A number of studies on the Tipaimukh Dam have revealed that the successful implementation of the project would impact perilously on Bangladesh. In 2005, a research team comprising three members—Abu Saleh Khan, Md. Sohel Masud and Wahid Palash—pursued a study titled “Hydrological Impact Study of Tipaimukh Dam of India on Bangladesh”, and their findings describe the terrible potential outcomes to be faced by Bangladesh from the construction of the Dam which they have summarized in six broad categories: hydrology, flooding pattern and river-floodplain-wetland ecosystem, morphology, water quality, Dam collapse, and other general impacts (Khan et al. 2005). Arora and Kipgen (2012) have pointed out the main objections of the people from both Bangladesh and India to the Dam project which they have also grouped under six categories, albeit differently: location in a geologically unstable region; loss of biodiversity with submergence of land; economic feasibility studies and cost-benefit analysis; administrative lapses, procedural and human rights violations; social and cultural objections; and objections by Bangladesh. They argue that the proposed Dam site is located in Zone V of Seismic Zoning Map of India, and that during 1953–92, this region had experienced twenty-one earthquakes of more than 6.5° on the Richter scale (see also, Abbasi 2009). The resourceful forested hills, mostly in Tamenglong and Churachandpur districts along with the richest areas in terms of flora, fauna, and aquatic systems will be submerged. Hydrology of the region will be affected. The local indigenous people will have to bear the brunt of the project’s devastating impact, but they will not share the estimated revenue to be obtained from the project. Even people will not be able to afford buying electricity at a premium. There will be catastrophic effects on infrastructures including roads and highways. The indigenous Hmar and Zelinangrong Naga people’s jhum (shifting cultivation) lands, wet rice fields, and forest and riverine habitat will be submerged and destroy their way of life. Official statistics shows, 1461 families will be directly displaced, while other estimate shows, the Dam will submerge areas of about 311 sq. km covering 90 villages with 1310 families, including 27,242 hectares of forest and cultivable land and posing grave threat to biodiversity, flora and fauna of the region (Pamei 2009; Yumnam 2008; cited in Arora and Kipgen 2012: 121). Apart from northeast India, the Dam will be a death-trap for Bangladesh, as about one-third of its population will be seriously affected. Sixteen districts of the Sylhet region will be directly and adversely affected (Arora and Kipgen 2012: 118–122).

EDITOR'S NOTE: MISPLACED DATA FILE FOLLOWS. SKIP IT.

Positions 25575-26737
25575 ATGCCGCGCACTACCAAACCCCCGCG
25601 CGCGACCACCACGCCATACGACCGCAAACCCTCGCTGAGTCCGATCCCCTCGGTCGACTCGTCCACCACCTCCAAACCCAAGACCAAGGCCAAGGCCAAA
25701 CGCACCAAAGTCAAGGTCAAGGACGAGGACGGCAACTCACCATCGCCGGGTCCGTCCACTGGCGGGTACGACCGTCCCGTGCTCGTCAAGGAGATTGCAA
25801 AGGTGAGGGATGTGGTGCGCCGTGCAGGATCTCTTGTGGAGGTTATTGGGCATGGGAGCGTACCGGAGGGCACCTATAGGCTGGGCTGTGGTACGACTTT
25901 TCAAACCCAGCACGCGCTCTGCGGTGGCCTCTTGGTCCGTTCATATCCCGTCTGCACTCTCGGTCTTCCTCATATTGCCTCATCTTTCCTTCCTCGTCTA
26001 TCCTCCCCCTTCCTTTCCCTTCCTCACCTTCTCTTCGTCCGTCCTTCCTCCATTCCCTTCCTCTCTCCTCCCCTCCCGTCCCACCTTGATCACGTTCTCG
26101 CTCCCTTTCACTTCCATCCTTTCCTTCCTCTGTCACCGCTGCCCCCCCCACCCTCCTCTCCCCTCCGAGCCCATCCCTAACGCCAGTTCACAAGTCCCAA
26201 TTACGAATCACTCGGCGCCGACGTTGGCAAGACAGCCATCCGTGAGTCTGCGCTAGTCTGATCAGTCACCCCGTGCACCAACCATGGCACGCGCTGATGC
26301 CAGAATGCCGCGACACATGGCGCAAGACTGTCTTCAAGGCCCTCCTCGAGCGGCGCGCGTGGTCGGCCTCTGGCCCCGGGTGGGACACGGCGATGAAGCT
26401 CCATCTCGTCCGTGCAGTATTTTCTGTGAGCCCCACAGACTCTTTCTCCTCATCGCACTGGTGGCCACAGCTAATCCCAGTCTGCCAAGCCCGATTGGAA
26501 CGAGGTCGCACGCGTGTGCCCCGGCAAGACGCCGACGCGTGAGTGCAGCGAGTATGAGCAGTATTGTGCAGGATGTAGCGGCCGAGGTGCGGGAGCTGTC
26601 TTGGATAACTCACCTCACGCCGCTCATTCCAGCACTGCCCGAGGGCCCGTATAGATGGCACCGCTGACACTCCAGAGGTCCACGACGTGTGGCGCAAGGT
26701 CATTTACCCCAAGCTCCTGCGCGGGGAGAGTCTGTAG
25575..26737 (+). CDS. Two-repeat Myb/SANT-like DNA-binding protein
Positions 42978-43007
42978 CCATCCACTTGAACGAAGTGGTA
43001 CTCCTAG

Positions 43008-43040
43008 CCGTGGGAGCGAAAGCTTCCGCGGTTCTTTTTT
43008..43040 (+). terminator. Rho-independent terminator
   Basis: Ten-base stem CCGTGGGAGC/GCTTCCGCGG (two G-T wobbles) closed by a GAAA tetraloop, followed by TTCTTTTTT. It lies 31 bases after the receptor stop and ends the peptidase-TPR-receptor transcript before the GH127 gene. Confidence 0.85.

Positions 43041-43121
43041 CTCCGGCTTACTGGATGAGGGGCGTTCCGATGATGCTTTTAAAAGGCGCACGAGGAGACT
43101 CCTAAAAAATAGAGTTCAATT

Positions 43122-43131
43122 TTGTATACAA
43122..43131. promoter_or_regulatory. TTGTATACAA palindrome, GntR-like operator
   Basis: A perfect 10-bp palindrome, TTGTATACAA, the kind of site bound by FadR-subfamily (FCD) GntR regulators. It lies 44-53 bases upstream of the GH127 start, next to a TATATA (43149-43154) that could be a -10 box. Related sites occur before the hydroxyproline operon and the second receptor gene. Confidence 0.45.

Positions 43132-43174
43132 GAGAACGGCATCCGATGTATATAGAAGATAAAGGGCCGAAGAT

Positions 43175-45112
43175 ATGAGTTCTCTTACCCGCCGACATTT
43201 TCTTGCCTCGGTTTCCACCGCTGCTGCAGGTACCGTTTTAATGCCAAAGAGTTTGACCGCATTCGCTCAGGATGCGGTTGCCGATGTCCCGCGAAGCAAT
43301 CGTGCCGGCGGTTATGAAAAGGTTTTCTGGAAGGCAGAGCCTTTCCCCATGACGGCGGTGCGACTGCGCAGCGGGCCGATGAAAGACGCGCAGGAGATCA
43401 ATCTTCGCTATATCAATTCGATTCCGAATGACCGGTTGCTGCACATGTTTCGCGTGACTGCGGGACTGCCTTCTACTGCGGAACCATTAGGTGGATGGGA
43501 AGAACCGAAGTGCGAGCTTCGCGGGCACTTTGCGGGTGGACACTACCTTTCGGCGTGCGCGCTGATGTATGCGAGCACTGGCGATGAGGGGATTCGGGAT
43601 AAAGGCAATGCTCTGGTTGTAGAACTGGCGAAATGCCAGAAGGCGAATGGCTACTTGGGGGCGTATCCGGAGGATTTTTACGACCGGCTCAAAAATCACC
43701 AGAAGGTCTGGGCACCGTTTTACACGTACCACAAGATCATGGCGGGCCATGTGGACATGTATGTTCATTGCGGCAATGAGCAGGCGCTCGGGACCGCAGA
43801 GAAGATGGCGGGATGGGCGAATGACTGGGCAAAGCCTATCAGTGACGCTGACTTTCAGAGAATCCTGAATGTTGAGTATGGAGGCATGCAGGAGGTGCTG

Muzaffer Ahmad, an noted environmentalist and the president of Bangladesh Poribesh Andolon (Bangladesh Environmental Movement)—a leading environmentalist organization in Bangladesh—in a press conference remarked that the Tipaimukh Dam would be “a disaster for Bangladesh’s river system, livelihood and environment”. “We have done rigorous study on the Tipaimukh Dam”, he continues, “and found that it is going to be more disastrous than the Farakka Barrage that has already destroyed the Padma river and ecology in the country’s south-western region.” He added, what is “power-luxury” for India is a “life-and-death question” for Bangladesh. Energy cannot be more important than human disaster, continued Muzaffer.Footnote 6 Similarly, M. R. Tarafdar (2009), a water-resources expert, in an article “Tipaimukh Dam: an alarming venture” apprehended some adverse effects of the Dam. The construction of the proposed Dam would incur endless sufferings to Bangladesh which include hydrological drought and environmental degradation, among others. The Dam would cause the Surma and Kushiara to run dry periodically that would eventually result in agricultural, irrigational, navigational, and potable water crises. During this time, the ground water level would markedly fall which, in turn, would affect all dugouts and shallow tube-wells. Agriculture, which is dependent on both surface as well as groundwater, would embrace catastrophic effects: rice production, the main component of Bangladesh agriculture, would drastically fall, leading to an increase in poverty (see also, Islam 2013).